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    10.3 Pricing Challenges

    It is widely understood that the Internet presents an opportunity for substantial decreases in the costs of scholarly publishing. Because paper, printing and postage—the principle variable manufacturing costs of publishing—are quite substantial for nearly all publications, there is an opportunity for both publishers and buyers to capture some cost savings through online delivery. But there is also a good deal of misunderstanding about the economics underlying print publication costs and pricing.

    There is more to publishing than covering these variable manufacturing costs. In accounting terms, any price must cover variable costs, fixed costs and margin. When a journal has other sources of revenue than subscription sales, of course, the costs may be spread out over different sources; thus, the subscription price will reflect a contribution to the total fixed and variable costs, but not necessarily full coverage. Even so, many scholarly journals are largely dependent on a single revenue stream for their existence, and more often than not, that single revenue source is library subscriptions.

    Not all journals experience the same level of variable costs. The cost of serving each new subscriber can vary greatly, depending on factors such as the frequency of publication, whether the journal is distributed globally, the size of the circulation, and the number of pages per issue. In general, we can expect online distribution to significantly improve these costs, thus, in theory, making it possible for low circulation journals to publish many pages, circulate them worldwide, and publish as frequently as needed. But, of course, these savings will only be realized if and when publishers can abandon print publication altogether.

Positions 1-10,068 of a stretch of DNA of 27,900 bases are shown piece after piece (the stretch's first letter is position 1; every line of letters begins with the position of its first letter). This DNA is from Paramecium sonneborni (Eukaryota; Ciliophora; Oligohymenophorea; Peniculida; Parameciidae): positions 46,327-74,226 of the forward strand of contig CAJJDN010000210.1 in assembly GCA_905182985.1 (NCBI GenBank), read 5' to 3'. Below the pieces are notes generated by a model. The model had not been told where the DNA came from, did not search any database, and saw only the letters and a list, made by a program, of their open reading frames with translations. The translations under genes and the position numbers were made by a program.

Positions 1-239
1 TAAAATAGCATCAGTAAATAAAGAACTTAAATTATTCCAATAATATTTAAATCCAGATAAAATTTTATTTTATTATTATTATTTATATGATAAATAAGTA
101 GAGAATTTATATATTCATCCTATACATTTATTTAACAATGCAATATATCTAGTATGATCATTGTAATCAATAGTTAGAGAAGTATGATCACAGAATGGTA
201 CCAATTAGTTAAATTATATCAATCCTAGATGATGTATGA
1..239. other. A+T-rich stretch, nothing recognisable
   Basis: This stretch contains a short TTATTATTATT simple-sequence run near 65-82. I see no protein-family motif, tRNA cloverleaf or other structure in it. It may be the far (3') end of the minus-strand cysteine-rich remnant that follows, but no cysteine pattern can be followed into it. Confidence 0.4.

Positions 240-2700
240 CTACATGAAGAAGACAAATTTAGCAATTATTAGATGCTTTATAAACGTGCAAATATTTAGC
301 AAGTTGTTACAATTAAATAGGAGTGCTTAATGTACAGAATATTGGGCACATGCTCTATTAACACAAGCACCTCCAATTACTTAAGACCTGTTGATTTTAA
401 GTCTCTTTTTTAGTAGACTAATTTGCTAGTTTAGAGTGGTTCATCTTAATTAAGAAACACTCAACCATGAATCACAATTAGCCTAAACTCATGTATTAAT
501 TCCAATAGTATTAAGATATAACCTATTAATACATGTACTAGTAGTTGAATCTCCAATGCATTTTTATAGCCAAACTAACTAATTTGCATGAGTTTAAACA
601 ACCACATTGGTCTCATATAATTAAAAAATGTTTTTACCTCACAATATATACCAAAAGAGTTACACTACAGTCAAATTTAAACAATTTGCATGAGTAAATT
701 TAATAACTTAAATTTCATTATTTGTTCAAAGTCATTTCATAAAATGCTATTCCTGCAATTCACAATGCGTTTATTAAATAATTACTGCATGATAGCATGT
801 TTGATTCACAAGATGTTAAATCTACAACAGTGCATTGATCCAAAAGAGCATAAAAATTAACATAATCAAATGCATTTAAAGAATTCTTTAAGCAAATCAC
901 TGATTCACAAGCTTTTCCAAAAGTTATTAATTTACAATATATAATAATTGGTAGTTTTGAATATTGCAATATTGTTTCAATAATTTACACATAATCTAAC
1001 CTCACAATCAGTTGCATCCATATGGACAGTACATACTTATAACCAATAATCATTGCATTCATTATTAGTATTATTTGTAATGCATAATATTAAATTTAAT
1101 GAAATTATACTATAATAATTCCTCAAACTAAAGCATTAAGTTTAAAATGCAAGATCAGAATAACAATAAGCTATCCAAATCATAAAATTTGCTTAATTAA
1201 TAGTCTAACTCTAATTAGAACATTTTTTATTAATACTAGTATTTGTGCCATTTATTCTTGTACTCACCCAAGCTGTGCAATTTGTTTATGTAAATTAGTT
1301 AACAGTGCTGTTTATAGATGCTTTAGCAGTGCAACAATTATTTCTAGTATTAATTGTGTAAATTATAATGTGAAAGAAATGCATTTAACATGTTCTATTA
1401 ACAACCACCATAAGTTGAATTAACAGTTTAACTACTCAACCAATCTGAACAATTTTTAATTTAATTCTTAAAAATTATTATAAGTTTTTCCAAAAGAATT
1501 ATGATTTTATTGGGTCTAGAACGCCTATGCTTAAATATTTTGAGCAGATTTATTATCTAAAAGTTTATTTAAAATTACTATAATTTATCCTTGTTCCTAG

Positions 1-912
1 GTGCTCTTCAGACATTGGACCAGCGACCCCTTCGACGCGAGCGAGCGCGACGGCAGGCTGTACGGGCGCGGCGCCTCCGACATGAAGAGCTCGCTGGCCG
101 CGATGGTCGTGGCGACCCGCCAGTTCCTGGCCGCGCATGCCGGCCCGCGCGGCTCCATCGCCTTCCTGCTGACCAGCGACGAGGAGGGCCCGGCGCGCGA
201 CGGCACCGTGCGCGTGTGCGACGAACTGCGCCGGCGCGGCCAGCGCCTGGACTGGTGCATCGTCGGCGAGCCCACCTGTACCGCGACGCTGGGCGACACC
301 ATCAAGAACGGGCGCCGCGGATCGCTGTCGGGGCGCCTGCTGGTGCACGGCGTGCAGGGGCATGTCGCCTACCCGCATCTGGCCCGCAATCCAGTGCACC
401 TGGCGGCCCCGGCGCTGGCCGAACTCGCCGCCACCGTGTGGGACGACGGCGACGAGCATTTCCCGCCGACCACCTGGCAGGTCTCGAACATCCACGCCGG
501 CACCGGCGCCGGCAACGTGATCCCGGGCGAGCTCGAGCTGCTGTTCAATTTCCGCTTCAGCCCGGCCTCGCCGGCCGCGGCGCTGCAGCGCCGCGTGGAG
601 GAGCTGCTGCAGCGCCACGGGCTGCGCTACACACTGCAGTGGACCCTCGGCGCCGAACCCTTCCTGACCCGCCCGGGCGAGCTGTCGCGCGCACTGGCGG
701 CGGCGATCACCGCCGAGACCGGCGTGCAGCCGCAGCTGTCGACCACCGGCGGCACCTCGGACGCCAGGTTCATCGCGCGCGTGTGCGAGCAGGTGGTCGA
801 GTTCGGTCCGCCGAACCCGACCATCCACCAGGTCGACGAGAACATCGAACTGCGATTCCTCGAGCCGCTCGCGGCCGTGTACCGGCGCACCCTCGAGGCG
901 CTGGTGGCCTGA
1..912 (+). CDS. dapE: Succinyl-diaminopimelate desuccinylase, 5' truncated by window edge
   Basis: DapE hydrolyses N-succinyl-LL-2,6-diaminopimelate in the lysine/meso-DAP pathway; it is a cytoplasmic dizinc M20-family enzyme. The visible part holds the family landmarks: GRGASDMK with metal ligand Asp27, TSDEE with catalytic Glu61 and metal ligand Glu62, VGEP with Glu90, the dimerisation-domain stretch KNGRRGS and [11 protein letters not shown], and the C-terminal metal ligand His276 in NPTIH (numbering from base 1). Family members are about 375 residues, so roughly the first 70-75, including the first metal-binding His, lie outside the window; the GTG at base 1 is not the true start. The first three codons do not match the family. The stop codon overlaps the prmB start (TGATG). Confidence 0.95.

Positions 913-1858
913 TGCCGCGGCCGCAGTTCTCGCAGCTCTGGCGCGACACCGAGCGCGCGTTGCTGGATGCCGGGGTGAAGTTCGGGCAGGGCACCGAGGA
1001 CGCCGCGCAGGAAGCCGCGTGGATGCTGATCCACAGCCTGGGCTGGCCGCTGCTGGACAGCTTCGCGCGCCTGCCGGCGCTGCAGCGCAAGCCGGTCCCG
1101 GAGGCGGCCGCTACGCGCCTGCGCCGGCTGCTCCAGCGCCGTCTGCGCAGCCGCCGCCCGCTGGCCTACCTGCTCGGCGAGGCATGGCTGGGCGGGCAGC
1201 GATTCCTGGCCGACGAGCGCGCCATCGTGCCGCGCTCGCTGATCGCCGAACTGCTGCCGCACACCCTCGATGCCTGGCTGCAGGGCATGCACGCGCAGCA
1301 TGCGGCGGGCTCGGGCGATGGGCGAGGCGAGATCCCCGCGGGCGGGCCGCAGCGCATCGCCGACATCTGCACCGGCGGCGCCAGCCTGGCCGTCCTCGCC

Another misunderstanding that may need clarification is the idea that manufacturing costs are the only variable costs a journal faces. They are not. For instance, the cost of maintaining subscriber records, sending renewal notices and bills, and providing customer service are all variable costs that rise as circulation of the journal increases. Some of these items may also be improved, but not eliminated, by use of the Internet. Science, for example, has begun to accept orders and renewals online, and this source of orders has increased rapidly, relative to more traditional sources such as direct mail.